The only way that it would be ethically acceptable to include vaccination status would be if it was a good predictor of how likely someone is to survive, Wynia said.
Vaccinated people are at a far lower risk of developing serious complications or dying from COVID-19 overall, but if you’re trying to decide who should receive a bed in an intensive-care unit, whether a patient has had the shot becomes less relevant: any vaccinated person who is sick enough to need an ICU bed likely has severe health conditions that make their survival far from assured, he said.
“That could mean that the unvaccinated person has more likelihood of benefit,” he said.
Ageism or reflection of risk?
Janine Vanderburg, director of anti-ageism group Changing the Narrative, said they’re not focusing on the unvaccinated, though it would be galling if younger people who left them themselves exposed to COVID-19 got care while older people who protected themselves didn’t.
The bigger issue is that older people, and especially people of color, are put at a disadvantage in the formula for making care decisions, she said.
“What Colorado is doing is wrong,” she said.
The current formula adds one point for patients in their 50s, with an additional point added for each decade, maxing out at four points for anyone 80 or older.
It also adds points for certain illnesses:
- One point: Chronic lung disease; genetic or autoimmune conditions affecting connective tissues (like lupus or rheumatoid arthritis); diabetes with existing complications; moderate or severe kidney disease
- Two points: Chronic heart failure; dementia; mild liver disease; paralysis caused by a stroke (but not paralysis present since birth or caused by an accident); current cancer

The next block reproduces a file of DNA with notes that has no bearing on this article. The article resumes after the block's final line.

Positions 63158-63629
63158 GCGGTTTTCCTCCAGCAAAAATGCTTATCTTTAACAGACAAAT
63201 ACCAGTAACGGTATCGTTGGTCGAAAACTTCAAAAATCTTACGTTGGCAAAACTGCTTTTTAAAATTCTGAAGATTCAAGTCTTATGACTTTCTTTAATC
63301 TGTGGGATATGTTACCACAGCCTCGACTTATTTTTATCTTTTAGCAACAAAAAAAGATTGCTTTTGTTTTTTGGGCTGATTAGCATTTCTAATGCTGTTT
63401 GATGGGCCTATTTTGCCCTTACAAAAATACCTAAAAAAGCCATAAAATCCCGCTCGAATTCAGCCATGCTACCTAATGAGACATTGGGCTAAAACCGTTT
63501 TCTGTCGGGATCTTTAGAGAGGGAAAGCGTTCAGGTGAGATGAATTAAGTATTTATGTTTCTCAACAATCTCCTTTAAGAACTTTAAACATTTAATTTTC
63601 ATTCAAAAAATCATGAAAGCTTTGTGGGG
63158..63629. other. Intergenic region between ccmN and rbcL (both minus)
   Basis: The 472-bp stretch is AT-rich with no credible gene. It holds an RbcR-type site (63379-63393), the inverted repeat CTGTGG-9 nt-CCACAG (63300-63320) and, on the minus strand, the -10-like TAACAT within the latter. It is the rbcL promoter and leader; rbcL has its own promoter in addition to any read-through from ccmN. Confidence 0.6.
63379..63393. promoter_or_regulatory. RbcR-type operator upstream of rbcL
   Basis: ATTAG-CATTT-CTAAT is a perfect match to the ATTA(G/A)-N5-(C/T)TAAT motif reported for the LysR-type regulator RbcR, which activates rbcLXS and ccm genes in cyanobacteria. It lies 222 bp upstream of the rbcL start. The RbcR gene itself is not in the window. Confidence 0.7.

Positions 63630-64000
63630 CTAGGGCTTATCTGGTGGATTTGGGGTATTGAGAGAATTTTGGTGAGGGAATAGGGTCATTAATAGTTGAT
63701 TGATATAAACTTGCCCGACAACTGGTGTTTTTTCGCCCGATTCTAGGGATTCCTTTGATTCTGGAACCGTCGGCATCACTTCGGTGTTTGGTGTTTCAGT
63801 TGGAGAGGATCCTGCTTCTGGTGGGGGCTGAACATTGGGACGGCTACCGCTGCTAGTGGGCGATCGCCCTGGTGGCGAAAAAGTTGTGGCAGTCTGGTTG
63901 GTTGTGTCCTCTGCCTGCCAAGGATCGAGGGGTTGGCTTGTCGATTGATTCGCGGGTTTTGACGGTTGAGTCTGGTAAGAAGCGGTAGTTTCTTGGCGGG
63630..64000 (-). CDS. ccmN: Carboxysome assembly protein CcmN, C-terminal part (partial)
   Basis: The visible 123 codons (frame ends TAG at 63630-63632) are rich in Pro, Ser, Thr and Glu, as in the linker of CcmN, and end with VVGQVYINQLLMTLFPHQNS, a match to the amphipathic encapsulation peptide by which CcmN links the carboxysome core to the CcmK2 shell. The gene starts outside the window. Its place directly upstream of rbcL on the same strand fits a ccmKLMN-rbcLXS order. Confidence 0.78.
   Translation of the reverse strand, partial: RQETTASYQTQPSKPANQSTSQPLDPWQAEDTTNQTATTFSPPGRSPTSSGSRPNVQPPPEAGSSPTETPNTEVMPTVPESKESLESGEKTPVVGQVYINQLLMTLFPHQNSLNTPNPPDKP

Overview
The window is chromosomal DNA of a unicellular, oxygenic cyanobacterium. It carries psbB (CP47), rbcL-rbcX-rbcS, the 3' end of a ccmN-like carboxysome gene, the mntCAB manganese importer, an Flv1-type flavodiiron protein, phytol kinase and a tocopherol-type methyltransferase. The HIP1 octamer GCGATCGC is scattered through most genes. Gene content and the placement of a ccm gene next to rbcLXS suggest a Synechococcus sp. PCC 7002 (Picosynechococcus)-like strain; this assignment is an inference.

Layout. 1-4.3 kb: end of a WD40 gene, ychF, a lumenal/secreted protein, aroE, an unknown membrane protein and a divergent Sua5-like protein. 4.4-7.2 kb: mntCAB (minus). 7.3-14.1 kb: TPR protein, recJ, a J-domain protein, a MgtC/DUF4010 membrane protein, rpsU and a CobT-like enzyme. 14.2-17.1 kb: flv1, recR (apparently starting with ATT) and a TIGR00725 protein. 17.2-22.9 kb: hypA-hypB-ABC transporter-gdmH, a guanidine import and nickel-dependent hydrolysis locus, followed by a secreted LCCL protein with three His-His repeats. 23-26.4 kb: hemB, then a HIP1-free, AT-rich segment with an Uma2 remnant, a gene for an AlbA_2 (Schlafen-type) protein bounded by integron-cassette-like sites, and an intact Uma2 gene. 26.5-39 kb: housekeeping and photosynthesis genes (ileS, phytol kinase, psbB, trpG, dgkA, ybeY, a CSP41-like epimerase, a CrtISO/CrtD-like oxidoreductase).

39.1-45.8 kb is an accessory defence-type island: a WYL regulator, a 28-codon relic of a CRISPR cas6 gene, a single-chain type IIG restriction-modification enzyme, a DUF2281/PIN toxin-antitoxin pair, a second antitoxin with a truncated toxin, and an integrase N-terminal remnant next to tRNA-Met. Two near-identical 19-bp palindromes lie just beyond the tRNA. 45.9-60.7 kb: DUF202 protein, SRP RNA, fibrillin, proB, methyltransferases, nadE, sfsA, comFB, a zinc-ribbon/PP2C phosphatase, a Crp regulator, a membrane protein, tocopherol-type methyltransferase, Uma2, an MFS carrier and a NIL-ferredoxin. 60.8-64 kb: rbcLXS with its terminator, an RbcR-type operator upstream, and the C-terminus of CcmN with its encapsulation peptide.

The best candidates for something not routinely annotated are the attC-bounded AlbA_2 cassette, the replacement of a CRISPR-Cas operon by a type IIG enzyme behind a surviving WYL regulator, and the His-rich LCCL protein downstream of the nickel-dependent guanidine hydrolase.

- Four points: Moderate or severe liver disease; AIDS
- Six points: Cancer that has metastasized
The concern is not only that the system could discriminate, but that it may not provide an accurate picture of people’s risk, Vanderburg said. She said advocates for the aging community would like to see the supplemental points taken out, to put the emphasis on how well people’s organs are functioning.
“Being age 50 is no more a predictor of dying in the next year than if you’re younger,” she said. “That is, to me, the essence of stereotyping and discrimination.”
In the case of COVID-19, however, age can be a strong predictor of someone’s odds of survival — perhaps even more important than measures of organ function, according to one study, Wynia said. While it’s not ethical to discriminate on the basis of age, if an older person is less likely to survive even in the short term, it’s right to consider that when deciding how to save the most lives with limited resources, he said.
“In some ways, it’s very utilitarian. We want to save as many lives as possible,” he said.
Subscribe to bi-weekly newsletter to get health news sent straight to your inbox.
Source: Read Full Article